Given the duration of a note and the divisions attribute, a program can usually infer the symbolic note type (e.g. quarter note, dotted-eighth note). However, it is much easier for notation programs if this is represented explicitly, rather than making the program infer the correct symbolic value. In some cases, the intended note duration does not match what is written, be it some of Bach’s dotted notations, notes inégales, or jazz swing rhythms.
The type element is used to indicate the symbolic note type, such as quarter, eighth, or 16th. MusicXML symbolic note types range from 256th notes to long notes: 256th, 128th, 64th, 32nd, 16th, eighth, quarter, half, whole, breve, and long. The type element may be followed by one or more empty dot elements to indicate dotted notes.
The time-modification element is used to make it easier for applications to handle tuplets properly. For a normal triplet, this would look like:
<time-modification> <actual-notes>3</actual-notes> <normal-notes>2</normal-notes> </time-modification>
This indicates that three notes are placed in the time usually allotted for two notes. There is an optional normal-type element that is used when the type of the note does not match the type of the normal-notes in the triplet. Say you have an eighth note triplet, but instead of three eighth notes, you have a quarter note and eighth note instead. Without a normal-type element, software that reads the quarter note in the tuplet will likely assume that this is starting a quarter-note triplet, not an eighth note triplet. In this case, the symbolic type and tuplet would be encoded as:
<type>quarter</type> <time-modification> <actual-notes>3</actual-notes> <normal-notes>2</normal-notes> <normal-type>eighth</normal-type> </time-modification>
The time-modification element cannot represent all aspects of tuplets, such as detailed formatting and where nested tuplets begin and end. It is recommended that the tuplet element also be used to notate where tuplets begin and end, along with any additional formatting details that may be needed. The tuplet element is a child of the notations element described below.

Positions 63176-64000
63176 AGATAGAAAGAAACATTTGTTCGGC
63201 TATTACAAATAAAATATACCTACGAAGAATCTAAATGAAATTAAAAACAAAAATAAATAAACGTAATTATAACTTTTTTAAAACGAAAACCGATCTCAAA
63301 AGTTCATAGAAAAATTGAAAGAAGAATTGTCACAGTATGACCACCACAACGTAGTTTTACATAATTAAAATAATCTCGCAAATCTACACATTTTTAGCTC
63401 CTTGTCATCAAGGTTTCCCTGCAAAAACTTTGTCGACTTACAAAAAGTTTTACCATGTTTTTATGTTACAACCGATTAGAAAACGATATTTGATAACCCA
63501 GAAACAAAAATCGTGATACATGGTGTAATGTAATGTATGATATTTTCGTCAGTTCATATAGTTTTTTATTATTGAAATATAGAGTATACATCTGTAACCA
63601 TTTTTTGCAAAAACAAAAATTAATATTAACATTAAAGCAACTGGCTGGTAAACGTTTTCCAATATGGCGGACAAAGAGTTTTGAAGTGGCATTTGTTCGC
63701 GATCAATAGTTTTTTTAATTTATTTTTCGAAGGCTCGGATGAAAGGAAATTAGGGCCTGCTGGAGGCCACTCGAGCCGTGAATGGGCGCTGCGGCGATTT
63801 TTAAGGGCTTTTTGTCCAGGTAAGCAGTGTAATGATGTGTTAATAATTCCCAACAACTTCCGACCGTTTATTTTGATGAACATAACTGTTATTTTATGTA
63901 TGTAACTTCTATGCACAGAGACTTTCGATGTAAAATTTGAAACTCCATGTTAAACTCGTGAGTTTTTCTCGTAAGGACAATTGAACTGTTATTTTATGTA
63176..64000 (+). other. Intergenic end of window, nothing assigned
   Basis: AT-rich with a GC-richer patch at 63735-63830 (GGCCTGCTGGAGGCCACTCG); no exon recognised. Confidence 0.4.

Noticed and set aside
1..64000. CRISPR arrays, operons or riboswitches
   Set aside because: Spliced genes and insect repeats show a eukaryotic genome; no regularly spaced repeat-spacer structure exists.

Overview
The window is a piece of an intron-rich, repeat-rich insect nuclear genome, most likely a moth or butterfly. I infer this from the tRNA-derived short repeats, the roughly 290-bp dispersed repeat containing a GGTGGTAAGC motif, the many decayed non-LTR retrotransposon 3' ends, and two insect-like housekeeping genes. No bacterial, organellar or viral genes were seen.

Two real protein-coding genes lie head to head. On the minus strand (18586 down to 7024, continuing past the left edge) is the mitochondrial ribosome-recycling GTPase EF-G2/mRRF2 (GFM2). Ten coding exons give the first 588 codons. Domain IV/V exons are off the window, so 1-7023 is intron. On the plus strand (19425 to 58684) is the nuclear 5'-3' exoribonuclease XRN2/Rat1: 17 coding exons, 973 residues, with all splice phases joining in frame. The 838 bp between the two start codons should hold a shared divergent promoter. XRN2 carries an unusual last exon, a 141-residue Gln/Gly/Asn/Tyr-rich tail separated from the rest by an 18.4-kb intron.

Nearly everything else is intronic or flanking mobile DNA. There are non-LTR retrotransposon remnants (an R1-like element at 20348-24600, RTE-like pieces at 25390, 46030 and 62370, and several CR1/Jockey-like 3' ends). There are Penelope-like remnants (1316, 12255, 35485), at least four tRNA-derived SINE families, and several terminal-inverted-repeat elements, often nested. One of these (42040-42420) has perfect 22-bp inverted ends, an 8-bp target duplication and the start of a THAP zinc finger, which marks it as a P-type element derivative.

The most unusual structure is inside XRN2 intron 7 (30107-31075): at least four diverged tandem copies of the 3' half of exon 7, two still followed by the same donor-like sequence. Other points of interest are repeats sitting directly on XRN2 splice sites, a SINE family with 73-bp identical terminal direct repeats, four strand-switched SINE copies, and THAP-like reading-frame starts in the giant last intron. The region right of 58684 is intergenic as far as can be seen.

Stem direction is represented with the stem element, whose value can be up, down, none, or double. For up and down stems, the default-y attribute represents where the stem ends, measured in tenths of interline space from the top line of the staff.
Beams are represented by beam elements. Their value can be begin, continue, end, forward hook, and backward hook. Each element has a beam-level attribute which ranges from 1 to 6 for eighth-note to 256th-note beams.
The accidental element represents actual notated accidentals. Values can be sharp, flat, natural, double-sharp, sharp-sharp, flat-flat, natural-sharp, natural-flat, quarter-flat, quarter-sharp, three-quarters-flat, and three-quarters-sharp. An accidental element has optional courtesy and editorial attributes to indicate courtesy and editorial accidentals. The bracket, parentheses, and size attributes offer more precise visual representations for these types of accidentals.
Many additional elements can be associated with a note. In MusicXML, these are collected under the notations object. Tied notes, slurs, tuplets, fermatas, and arpeggios are represented by top-level children of the notations element. Dynamics, ornaments, articulations, and technical indications specific to particular instruments are also top-level children of the notations element. A staccato mark would then be placed within the articulations element. The tied element represents the visual part of a tie, and the tuplet element represents the visual part of a tuplet. The tie element affects the sound, and the time-modification affects placement, but the tied and tuplet elements indicate that there is something to see on the score indicating the tie or tuplet. (With ties, the two nearly always go together, but with tuplets this is not the case.) The second E-flat in measure 3 of the voice part, which is the end of a tie and start of a tuplet, is represented as:
<note default-x="92"> <pitch> <step>E</step> <alter>-1</alter> <octave>5</octave> </pitch> <duration>8</duration> <tie type="stop"/> <voice>1</voice> <type>eighth</type> <time-modification> <actual-notes>3</actual-notes> <normal-notes>2</normal-notes> </time-modification> <stem default-y="-40">down</stem> <beam number="1">begin</beam> <notations> <tied type="stop"/> <tuplet bracket="no" number="1" placement="above" type="start"/> </notations> </note>
Slur, tied, and tuplet elements all have a number attribute to distinguish overlapping graphical elements.
Full details for all the different notations can be found in their definitions in the note.mod file.